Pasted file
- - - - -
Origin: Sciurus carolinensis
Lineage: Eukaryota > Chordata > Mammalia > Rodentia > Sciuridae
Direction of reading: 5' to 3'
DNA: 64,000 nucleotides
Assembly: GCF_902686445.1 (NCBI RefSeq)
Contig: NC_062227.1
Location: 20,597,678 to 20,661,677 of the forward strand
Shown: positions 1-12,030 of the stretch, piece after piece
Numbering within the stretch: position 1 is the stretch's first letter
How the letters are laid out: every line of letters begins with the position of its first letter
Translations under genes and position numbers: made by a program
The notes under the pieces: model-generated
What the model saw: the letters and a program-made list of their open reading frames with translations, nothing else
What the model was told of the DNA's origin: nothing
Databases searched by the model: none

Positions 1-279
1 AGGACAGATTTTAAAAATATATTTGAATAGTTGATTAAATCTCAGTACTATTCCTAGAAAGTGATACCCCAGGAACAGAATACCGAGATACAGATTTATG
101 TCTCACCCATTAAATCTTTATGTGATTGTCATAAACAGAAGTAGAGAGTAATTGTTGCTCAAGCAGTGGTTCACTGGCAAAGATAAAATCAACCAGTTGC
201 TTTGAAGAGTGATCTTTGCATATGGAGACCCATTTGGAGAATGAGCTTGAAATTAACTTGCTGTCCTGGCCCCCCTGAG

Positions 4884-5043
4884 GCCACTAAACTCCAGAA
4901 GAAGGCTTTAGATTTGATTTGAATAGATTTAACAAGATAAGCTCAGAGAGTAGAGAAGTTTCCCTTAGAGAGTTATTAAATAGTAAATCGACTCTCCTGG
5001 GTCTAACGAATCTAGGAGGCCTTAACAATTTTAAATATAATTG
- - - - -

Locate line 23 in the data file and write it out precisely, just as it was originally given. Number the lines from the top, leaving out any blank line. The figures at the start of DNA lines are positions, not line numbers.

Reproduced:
5001 GTCTAACGAATCTAGGAGGCCTTAACAATTTTAAATATAATTG